Initiatives

The New York Times Energy for Tomorrow Conference: Building Sustainable Cities

Promoted in Energy Efficiency section: 
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Judi Greenwald speaks about enhanced oil recovery using captured carbon dioxide April 25 in New York City at The New York Times Energy for Tomorrow Conference: Building Sustainable Cities.

Super Bowl XLVII: Playing Offense on Clean Energy

An estimated 111 million people across the United States watched at least part of last year's Super Bowl between the New York Giants and the New England Patriots. It was the most-watched event in U.S. TV history.

For those of us seeking to engage the public in the work of building a clean-energy future, sporting events offer a unique opportunity to reach the public. This year, for example, C2ES has teamed up with Entergy Corporation and the New Orleans Super Bowl XLVII Host Committee to launch a fun, environment-themed website and contest for NFL fans.

Patience and policy needed on drive toward sustainability

I recently responded to a question on the National Journal blog, "What 's holding back electric cars?"

You can read more on the original blog post and other responses at the National Journal.

Here is my response:

An energy solution with true bipartisan support

Two out of three respondents in a new University of Texas poll said energy issues are important to them. But the harsh rhetoric of campaign season makes it seem like politicians can never agree on important policies needed to provide safe, reliable and affordable energy while also protecting the environment.

Well they can, and they did. Right now in Washington, D.C., we have a bipartisan bill that would reduce carbon emissions and develop domestic energy resources.

Abundant natural gas is a game changer

I recently responded to a question on the National Journal blog, "What role should natural gas play in the United States?"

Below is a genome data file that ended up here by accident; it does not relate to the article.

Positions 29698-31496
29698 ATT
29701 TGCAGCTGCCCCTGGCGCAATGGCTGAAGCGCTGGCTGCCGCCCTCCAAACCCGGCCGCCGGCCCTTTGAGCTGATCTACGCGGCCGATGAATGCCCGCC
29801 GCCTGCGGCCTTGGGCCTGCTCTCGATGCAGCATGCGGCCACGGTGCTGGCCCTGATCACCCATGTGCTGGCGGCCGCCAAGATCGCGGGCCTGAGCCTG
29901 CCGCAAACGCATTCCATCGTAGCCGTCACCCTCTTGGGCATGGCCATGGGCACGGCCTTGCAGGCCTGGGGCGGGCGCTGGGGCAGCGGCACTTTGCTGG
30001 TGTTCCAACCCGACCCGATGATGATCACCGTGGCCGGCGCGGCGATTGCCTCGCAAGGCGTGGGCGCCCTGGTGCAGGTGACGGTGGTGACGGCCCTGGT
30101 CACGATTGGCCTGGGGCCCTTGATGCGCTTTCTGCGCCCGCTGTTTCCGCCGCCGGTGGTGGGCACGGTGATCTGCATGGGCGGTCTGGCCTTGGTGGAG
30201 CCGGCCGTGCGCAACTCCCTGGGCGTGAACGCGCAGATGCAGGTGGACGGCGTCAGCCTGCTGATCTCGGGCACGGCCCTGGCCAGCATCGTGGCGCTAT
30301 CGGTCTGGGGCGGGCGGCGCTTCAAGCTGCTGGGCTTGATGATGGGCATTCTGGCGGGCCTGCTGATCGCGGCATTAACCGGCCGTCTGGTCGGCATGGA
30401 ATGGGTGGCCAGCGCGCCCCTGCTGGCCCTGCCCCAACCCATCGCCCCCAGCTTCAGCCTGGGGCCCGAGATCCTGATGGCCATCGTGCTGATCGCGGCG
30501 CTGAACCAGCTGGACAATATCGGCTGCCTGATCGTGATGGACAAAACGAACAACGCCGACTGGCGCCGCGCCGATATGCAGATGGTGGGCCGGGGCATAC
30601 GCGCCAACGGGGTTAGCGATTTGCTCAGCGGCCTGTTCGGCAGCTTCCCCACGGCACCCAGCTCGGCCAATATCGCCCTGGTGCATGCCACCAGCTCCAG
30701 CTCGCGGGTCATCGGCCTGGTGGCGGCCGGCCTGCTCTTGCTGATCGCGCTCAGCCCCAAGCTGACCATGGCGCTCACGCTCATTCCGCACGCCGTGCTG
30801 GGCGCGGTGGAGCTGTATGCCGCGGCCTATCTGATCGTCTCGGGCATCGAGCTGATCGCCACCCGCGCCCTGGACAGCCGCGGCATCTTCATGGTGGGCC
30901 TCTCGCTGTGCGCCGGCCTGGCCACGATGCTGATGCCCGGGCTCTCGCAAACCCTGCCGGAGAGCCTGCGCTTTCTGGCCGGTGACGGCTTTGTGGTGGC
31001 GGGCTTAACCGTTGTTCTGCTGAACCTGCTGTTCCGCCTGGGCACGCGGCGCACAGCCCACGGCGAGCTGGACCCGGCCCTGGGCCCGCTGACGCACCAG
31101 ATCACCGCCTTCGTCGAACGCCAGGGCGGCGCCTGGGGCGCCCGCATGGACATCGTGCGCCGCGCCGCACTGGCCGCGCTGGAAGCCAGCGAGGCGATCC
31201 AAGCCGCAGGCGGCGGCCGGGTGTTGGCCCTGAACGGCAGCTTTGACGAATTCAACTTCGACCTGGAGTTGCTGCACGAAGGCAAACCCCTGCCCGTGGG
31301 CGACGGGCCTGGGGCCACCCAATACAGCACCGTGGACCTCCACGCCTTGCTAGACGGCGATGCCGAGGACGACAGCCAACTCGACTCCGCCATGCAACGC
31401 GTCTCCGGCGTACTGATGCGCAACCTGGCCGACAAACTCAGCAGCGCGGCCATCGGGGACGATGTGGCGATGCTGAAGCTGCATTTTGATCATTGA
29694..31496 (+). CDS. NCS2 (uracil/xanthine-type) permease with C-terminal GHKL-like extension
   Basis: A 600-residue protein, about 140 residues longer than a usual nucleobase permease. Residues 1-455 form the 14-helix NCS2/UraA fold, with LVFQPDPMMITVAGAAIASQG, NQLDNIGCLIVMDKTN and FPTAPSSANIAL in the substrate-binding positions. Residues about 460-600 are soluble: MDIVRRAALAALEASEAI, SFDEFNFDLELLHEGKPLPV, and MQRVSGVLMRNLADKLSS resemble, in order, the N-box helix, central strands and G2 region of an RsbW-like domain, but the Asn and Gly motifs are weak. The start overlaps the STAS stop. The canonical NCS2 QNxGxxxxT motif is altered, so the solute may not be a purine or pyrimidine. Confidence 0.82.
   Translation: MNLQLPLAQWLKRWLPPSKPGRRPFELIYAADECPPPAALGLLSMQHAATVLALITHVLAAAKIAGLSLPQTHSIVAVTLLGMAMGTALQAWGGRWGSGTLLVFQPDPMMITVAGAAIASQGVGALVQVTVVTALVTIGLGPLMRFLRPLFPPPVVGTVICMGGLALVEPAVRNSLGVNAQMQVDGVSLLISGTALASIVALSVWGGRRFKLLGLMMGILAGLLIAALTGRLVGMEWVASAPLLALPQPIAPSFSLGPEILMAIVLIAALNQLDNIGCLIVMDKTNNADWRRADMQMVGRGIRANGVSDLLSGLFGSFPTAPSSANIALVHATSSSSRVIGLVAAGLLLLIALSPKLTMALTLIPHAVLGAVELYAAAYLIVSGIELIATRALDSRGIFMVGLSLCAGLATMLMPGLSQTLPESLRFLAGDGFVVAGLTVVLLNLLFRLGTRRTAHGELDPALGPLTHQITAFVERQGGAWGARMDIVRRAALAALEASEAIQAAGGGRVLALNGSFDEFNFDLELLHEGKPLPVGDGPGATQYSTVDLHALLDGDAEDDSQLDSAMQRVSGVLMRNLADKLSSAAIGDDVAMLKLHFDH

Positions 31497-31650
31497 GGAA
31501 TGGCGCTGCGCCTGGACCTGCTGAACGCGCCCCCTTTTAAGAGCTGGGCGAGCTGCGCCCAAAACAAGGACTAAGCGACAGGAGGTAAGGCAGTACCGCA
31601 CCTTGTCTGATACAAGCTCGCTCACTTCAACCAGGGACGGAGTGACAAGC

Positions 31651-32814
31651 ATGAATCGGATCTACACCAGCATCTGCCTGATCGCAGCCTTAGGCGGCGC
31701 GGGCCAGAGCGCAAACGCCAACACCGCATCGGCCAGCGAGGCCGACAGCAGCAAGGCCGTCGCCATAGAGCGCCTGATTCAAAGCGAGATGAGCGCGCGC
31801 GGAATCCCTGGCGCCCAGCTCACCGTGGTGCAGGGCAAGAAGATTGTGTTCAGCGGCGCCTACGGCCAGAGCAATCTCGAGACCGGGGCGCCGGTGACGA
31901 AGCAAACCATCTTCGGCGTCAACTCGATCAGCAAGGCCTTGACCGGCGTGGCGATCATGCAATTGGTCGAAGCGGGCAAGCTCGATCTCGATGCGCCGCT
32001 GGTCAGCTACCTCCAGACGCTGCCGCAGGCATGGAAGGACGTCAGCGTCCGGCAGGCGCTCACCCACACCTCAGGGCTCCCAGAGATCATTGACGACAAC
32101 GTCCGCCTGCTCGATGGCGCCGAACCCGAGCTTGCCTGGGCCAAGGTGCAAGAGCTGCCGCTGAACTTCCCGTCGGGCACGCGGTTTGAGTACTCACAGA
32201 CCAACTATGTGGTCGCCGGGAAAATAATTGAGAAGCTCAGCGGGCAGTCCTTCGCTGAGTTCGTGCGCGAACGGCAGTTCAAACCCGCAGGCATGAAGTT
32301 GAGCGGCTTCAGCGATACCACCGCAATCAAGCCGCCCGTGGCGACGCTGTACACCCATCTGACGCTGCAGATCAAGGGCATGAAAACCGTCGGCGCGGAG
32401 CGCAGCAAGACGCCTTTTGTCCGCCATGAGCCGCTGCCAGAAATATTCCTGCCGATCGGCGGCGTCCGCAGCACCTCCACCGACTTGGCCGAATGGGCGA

You can read more on the original blog post and other responses at the National Journal.

Here is my response:

How information technologies advance federal sustainability

As the nation’s largest landlord, fleet operator, and purchaser of goods and services, the federal government has both the opportunity and the responsibility to lead by example in moving the United States in a more sustainable direction.

Across the federal government, agencies are facing two imperatives: tighter budgets requiring them to find ways to cut costs and increasingly stringent sustainability mandates requiring them to seek out new ways to reduce their energy use and cut greenhouse gas emissions.

A C2ES report released today highlights exciting initiatives across the federal government where agencies are using information and communications technologies to meet these dual challenges.

Eileen Claussen's Statement on the Bipartisan Bill to Reduce Carbon Emissions and Develop Domestic Energy Resources

Statement of Eileen Claussen
President, Center for Climate and Energy Solutions

Sept. 20, 2012

The bipartisan bill introduced today by Sens. Kent Conrad, D-N.D.; Michael Enzi, R-Wyo.; and Jay Rockefeller, D-W.Va., is an important step toward expanding the use of captured carbon dioxide for enhanced oil recovery, a proven strategy that will boost domestic oil production, create jobs, spur economic growth, and reduce carbon emissions.
We applaud Senators Conrad, Enzi, and Rockefeller for introducing legislation to modify the existing Section 45Q Tax Credit for Carbon Dioxide Sequestration to enable its effective commercial use.